Courtesy of INFN Gran Sasso National Laboratory (LNGS)
Over 20 years ago, a small group of scientists came together to lead an experiment to unmask the exact nature of dark matter. What started as a relatively small experiment has now grown to be one of the most impressive in the world.
The scientists developed a prototype detector XENON10, which consisted of a dual-phase time projection chamber (TPC) filled with liquid xenon. The aim is to detect dark matter candidates in the form of weakly interacting massive particles (WIMPs) by looking for rare interactions via nuclear recoils in the liquid xenon target chamber. Barely using 15 kg of xenon at the time, the size of the experiment increased gradually to 160 kg (2008-2016) and more recently to 3.2 tons (2015-2018).
Today, XENONnT, the name of the latest experiment to date, uses about 8.6 tons of xenon! This increase is the result of an incremental collaboration of like-minded institutes joining forces, determined to elucidate one of the biggest mysteries of our universe. To our knowledge so far, dark matter was not perceived via any interaction except gravity.
Hamamatsu Photonics, an established player in terms of photonics-led innovation, supported the collaboration from the start by providing the first photomultiplier tubes (PMTs) needed to detect these mysterious interactions.
This impressive growth came with many challenges in terms of performance and quality. The technology had to match the mounting expectations of this world-leading experiment now stretching to almost 10 tons of liquid xenon.
© XENON Collaboration; PMT bottom put in place
© XENON Collaboration; People in PMT-scaled
© XENON Collaboration; PMT arrays
The experiment is located at the Gran Sasso National Laboratory (LNGS), about 120 km northeast of Rome in Italy, which is one of the largest underground laboratories in the world. To increase the chances of observing dark matter particle interactions, cosmic radiation must be drastically reduced. For this reason, the laboratory is under 1,400 m of rock.
Underground, the cylindrical-shaped TPC is filled with mostly liquid and a small layer of gas xenon on top, and two arrays of PMTs, one at the top of the experiment in the gaseous phase and one at the bottom of the liquid layer.
These PMTs are no ordinary models. The incredibly harsh environment requires extreme sensitivity and low intrinsic radioactivity from these photodetectors. Ideal for the observation of rare particle interactions, the temperatures in the TPC are extremely low (165 K or -108°C), making testing of PMTs by reproducing this exact environment quite challenging.
Although Hamamatsu had already provided cryogenic-type PMTs for similar experiments in the past, this challenge required the company to find a solution to provide the ideal sensitivity in harsh conditions without being able to test locally.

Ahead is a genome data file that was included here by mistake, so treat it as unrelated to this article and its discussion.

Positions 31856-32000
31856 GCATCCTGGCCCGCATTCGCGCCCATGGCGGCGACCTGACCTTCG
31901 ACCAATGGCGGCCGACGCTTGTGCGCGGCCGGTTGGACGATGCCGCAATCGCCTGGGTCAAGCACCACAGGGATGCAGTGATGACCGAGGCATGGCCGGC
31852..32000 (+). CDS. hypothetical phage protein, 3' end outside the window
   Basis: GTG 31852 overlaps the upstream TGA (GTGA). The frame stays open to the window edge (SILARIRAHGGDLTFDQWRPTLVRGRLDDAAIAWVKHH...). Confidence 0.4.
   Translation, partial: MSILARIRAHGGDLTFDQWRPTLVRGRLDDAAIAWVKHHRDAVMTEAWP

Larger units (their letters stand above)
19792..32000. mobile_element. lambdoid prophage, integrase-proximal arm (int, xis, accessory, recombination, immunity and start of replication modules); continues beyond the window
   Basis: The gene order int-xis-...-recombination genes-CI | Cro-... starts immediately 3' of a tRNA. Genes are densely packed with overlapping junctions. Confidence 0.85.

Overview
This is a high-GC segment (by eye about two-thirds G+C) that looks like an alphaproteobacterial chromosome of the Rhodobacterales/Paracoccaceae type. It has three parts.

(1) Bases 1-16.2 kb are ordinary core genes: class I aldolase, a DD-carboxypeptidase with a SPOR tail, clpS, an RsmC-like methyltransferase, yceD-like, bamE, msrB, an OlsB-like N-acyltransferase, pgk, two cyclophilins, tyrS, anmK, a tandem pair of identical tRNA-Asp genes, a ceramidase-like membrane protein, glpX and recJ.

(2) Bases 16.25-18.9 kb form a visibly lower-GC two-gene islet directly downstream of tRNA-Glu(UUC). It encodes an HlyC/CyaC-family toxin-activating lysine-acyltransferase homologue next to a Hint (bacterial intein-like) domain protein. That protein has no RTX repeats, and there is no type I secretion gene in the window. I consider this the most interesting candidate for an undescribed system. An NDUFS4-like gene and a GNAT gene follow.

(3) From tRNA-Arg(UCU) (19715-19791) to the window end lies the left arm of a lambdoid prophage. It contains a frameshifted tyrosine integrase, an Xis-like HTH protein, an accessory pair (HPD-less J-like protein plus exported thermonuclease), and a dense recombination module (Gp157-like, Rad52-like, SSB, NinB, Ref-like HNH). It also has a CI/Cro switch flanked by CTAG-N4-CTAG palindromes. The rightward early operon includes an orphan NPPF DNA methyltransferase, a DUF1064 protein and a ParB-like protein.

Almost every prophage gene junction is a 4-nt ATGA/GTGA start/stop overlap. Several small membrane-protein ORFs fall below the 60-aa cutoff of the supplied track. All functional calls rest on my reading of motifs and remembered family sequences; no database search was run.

© XENON Collaboration; XENONnT PMT assembly
It was through collaboration that Hamamatsu managed to advance its technology. The company transformed its technology to fit the exact requirements by engaging in high levels of communication with XENONnT researchers. From researchers across Europe to engineers in Japan, together, they built and tested the ideal PMT from one end of the world to another.
At first, some PMTs did not function as required due to the incredibly challenging environment. In fact, the experiment was so sensitive that even the tiniest amount of micro-light emission coming from the very material of the PMT was found to create noise. To suppress it, Hamamatsu engineers had to replace the materials and add mechanical barriers within the PMTs to ensure the removal of sparks.
The intrinsic radiation of PMTs was continuously improved over time. This was achieved by selecting components with the lowest radioactivity, thoroughly testing them before they were shared with the XENON team for approval, and finally incorporating them into the PMT base design.
For many years, both sides exchanged and improved, all while the experiment increased in size and in demand. Thanks to this continuous customer feedback on performance evaluation and screening tests, the dedicated PMT was considerably enhanced step-by-step and pushed to its technical limits.
Today, the XENON collaboration has published many papers dealing with its concepts, theoretical and observed backgrounds, and technical setups. The next - even bigger experiment - is already in discussion and the actions to generate an even greater performance are well underway. As each of these experiments grow, so does the technology to support it. This will continue until we are able to uncover together the mysteries behind our universe...
“I have been collaborating with Hamamatsu from the start of the XENON program and I am very pleased with our current sensors in XENONnT which allow us to observe single photons with high efficiency and very low levels of intrinsic radioactivity”. Laura Baudis, Prof. Dr. Laura Baudis (currently working for XENON and the future DARWIN)
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